Hurley students toil in soil
HURLEY — Elementary students at the Hurley K-12 School got their hands dirty as they prepared for another harvest at the school garden on Wednesday.
Wisconsin Nutrition Education Program Coordinator Joy Schelble and educator Deb Leonard, both of the Iron County University of Wisconsin-Extension office, helped students plant a variety of crops throughout the day, including a Three Sisters Garden.
“When the native Americans would plant their crops, they planted three different kinds at the same time,” Leonard said. “Little did they realize, they created a great chemical reaction.”
According to Leonard, corn, pull beans and summer squash were planted in the garden at the same time, creating nitrogen-balanced soil and a protective barrier.
“The corn releases nitrogen into the soil, and the beans soak up that nitrogen, balancing everything out,” Leonard said. “Then, the squash repels predators with spiny vines, so deer and other animals won’t eat the crops.”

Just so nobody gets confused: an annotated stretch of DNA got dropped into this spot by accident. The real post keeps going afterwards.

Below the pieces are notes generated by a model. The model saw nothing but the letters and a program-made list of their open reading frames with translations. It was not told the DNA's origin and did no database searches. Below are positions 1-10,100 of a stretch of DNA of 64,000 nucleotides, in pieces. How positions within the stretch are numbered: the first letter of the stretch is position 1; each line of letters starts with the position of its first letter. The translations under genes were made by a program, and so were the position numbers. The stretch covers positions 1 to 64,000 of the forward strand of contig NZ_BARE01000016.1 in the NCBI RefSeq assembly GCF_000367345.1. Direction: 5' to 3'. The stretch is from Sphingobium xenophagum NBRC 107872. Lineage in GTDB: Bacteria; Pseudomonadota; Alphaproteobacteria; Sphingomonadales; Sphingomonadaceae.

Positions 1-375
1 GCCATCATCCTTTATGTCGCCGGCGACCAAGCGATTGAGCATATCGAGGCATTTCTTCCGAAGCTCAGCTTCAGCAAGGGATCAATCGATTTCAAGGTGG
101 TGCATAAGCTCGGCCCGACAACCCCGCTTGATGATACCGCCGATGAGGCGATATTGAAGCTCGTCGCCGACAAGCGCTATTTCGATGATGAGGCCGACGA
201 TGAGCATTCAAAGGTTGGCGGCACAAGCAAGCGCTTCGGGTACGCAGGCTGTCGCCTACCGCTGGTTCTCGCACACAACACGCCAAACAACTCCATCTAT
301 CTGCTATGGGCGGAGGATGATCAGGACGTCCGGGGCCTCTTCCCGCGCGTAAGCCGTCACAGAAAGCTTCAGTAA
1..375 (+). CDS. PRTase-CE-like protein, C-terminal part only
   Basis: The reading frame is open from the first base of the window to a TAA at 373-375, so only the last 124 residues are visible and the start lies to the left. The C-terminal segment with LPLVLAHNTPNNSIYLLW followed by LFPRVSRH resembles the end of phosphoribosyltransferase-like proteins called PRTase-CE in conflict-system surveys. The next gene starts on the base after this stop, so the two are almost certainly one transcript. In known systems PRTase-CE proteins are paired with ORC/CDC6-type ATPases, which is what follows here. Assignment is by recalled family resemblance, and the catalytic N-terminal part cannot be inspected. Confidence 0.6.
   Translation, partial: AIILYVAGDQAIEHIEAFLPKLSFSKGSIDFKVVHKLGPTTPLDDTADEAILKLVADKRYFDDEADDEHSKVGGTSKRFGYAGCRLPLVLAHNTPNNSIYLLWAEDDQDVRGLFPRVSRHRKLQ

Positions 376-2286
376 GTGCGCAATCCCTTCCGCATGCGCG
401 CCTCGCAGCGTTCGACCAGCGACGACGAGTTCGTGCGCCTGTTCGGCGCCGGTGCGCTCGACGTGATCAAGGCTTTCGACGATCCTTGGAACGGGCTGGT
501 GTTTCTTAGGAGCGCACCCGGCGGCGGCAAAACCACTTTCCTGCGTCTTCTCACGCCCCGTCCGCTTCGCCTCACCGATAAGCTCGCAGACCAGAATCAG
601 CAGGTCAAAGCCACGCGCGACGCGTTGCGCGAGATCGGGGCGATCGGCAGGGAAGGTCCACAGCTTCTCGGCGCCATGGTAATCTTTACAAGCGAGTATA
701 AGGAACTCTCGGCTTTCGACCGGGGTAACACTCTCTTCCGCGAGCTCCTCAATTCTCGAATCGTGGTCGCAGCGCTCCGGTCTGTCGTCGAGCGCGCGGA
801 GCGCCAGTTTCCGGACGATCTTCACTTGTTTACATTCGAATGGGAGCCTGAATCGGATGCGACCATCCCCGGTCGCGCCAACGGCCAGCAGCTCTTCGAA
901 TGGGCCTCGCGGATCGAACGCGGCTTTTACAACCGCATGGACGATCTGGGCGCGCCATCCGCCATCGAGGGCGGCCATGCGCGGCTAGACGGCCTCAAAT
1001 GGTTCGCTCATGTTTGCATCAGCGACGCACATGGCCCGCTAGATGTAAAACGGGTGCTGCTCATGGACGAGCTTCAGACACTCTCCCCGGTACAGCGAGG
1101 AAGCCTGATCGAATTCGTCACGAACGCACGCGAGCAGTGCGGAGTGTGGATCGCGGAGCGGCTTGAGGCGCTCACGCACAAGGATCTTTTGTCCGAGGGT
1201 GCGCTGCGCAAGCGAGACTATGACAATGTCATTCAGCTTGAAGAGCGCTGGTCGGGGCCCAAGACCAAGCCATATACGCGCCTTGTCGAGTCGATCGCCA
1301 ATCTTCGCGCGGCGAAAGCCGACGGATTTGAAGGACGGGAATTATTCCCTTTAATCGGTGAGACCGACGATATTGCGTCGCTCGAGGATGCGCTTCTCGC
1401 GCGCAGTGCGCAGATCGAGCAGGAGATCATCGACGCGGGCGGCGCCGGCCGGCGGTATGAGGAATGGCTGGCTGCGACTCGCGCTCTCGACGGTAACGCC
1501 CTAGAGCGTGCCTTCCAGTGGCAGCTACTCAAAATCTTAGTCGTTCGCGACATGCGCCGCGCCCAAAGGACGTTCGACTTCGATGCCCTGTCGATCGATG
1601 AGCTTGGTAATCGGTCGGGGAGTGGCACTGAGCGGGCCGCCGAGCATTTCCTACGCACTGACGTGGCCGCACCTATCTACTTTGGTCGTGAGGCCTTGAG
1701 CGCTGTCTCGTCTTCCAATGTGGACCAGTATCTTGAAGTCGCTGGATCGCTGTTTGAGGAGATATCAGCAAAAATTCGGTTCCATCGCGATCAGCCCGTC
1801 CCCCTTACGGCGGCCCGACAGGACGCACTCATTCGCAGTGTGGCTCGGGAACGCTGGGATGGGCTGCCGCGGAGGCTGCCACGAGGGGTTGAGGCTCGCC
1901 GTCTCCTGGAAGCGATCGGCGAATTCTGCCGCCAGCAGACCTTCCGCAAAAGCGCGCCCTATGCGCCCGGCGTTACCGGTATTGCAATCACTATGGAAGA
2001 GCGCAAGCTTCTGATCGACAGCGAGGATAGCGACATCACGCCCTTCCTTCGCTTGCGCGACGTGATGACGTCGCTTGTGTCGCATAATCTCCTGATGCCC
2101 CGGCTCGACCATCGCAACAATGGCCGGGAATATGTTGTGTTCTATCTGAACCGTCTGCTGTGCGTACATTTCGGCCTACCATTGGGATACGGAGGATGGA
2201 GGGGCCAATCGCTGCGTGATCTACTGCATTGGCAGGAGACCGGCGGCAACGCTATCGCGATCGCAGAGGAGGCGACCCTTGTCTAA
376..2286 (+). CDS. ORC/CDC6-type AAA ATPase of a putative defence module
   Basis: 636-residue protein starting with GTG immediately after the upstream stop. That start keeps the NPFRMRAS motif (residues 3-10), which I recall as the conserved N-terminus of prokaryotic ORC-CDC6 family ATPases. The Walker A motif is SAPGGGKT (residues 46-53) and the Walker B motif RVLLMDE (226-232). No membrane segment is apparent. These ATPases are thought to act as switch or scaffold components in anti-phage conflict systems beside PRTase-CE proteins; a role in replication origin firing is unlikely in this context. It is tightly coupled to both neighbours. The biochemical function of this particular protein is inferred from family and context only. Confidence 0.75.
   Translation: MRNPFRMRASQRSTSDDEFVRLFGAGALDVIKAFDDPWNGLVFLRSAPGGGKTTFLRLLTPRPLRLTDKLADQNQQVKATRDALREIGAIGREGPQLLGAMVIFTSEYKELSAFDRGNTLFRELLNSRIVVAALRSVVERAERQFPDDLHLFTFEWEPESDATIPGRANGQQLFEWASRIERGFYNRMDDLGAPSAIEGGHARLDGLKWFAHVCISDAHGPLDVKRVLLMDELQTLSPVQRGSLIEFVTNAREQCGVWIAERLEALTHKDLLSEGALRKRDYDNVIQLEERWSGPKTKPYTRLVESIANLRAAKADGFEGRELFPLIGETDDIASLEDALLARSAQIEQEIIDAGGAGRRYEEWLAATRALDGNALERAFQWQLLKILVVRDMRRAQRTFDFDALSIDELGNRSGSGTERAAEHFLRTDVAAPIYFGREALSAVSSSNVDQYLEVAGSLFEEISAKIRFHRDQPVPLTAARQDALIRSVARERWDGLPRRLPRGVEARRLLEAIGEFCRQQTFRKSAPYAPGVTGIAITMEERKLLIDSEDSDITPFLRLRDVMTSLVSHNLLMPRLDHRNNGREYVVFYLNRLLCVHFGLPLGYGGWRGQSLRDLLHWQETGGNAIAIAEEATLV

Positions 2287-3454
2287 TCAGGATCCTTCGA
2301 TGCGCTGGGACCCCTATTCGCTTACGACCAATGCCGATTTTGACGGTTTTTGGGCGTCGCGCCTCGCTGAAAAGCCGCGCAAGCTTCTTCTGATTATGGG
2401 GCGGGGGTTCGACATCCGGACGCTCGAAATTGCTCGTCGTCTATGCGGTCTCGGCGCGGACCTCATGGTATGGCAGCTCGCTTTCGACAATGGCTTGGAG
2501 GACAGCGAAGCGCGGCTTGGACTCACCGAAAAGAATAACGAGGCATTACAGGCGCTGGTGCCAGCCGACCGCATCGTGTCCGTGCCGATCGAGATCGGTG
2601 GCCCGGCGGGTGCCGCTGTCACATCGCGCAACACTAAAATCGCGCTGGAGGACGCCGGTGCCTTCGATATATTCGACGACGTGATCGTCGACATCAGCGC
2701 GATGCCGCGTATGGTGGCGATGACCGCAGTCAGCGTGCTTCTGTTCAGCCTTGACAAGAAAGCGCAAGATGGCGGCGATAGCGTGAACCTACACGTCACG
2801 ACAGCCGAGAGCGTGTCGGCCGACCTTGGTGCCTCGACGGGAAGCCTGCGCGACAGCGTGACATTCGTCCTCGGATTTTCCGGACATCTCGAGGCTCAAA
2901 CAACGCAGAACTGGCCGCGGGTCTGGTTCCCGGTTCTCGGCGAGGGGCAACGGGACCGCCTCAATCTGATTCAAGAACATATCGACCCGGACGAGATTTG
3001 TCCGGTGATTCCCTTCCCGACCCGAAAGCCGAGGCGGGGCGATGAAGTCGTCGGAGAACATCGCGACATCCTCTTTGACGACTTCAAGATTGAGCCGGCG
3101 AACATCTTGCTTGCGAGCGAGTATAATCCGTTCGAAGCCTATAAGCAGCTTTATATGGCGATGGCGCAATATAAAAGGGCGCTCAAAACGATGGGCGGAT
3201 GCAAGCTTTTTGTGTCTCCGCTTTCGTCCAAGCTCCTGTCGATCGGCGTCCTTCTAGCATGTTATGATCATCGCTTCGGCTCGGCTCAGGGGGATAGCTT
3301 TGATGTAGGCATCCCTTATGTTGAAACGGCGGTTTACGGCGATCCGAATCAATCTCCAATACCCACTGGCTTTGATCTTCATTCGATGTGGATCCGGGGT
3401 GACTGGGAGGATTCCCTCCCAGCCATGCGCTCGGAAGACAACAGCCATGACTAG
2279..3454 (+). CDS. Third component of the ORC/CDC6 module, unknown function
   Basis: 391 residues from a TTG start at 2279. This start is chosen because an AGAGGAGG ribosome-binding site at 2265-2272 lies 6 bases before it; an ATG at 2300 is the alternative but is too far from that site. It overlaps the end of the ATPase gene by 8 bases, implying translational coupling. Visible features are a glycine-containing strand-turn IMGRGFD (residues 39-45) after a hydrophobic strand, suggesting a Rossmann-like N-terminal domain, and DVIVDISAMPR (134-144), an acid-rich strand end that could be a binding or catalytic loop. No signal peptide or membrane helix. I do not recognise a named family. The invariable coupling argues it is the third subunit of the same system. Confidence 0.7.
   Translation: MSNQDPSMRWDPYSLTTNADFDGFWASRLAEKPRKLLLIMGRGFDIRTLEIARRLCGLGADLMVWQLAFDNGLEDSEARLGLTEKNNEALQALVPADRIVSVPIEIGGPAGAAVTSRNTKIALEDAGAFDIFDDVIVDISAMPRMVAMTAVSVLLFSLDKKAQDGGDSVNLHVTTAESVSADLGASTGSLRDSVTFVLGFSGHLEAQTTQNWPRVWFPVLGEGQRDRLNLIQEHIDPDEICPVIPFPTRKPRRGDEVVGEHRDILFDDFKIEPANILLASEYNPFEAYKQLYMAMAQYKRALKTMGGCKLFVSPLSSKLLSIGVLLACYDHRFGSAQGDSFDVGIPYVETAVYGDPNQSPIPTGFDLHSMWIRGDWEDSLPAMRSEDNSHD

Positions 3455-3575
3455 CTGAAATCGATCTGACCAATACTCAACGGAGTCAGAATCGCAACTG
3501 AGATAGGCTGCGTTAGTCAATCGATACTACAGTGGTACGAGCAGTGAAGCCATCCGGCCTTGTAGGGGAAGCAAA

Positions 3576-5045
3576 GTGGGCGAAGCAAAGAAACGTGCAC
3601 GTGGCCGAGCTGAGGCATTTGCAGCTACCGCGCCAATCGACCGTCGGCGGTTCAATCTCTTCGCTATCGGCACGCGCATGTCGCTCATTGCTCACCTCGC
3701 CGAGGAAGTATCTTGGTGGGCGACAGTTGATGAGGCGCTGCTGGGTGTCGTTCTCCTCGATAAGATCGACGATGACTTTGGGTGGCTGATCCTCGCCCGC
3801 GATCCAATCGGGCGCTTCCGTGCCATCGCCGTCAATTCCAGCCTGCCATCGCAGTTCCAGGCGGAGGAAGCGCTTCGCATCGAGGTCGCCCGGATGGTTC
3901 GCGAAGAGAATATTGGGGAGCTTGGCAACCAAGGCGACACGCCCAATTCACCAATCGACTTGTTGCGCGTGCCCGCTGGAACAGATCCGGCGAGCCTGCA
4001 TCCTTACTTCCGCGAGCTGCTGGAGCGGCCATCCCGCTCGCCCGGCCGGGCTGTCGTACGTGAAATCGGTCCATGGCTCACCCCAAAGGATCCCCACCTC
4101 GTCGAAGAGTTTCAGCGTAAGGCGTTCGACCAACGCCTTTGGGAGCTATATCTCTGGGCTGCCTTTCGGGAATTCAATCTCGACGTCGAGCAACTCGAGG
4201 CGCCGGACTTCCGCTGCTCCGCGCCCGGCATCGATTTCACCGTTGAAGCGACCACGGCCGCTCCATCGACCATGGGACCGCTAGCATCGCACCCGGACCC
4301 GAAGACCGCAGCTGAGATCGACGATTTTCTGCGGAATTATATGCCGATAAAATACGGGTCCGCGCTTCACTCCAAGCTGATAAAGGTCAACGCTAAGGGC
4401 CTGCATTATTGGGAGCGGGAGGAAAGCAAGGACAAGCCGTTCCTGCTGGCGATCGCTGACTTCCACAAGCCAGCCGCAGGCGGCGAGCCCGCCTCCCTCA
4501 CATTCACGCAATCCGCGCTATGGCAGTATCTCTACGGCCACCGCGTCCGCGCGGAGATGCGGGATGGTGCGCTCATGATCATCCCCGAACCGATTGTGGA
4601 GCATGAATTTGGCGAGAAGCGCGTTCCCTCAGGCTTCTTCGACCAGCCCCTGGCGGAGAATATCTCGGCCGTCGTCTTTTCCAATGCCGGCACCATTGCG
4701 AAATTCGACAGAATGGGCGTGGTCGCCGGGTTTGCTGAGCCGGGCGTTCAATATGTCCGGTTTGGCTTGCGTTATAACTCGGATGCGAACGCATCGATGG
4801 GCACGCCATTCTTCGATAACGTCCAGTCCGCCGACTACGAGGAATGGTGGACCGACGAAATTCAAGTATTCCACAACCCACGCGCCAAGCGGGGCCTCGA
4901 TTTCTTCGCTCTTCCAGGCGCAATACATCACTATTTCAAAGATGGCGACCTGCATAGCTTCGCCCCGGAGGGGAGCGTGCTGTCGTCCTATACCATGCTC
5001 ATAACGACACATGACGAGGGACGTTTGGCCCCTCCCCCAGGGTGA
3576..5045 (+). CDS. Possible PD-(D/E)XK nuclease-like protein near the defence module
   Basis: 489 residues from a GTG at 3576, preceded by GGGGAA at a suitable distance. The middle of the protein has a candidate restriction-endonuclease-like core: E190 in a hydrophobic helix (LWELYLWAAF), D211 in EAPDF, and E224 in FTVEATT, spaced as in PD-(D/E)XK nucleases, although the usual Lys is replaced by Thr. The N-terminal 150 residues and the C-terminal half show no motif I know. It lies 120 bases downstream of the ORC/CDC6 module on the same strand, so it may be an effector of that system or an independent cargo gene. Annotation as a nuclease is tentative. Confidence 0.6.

The garden came at the perfect time for fourth grade students who are learning about native American culture.
The students have also planted, or will plant, zucchini, strawberries, cucumbers, peas, lettuce and garlic, as well as a “pizza” garden filled with herbs, and a straw bale garden.
“The students in the STARS program will handle that, and then in the fall, the crops will be used for the salad bar in the school,” Leonard said.
For more information on the garden, call the UW-Extension office at 715-561-2695 or the Hurley K-12 School at 715-561-4900.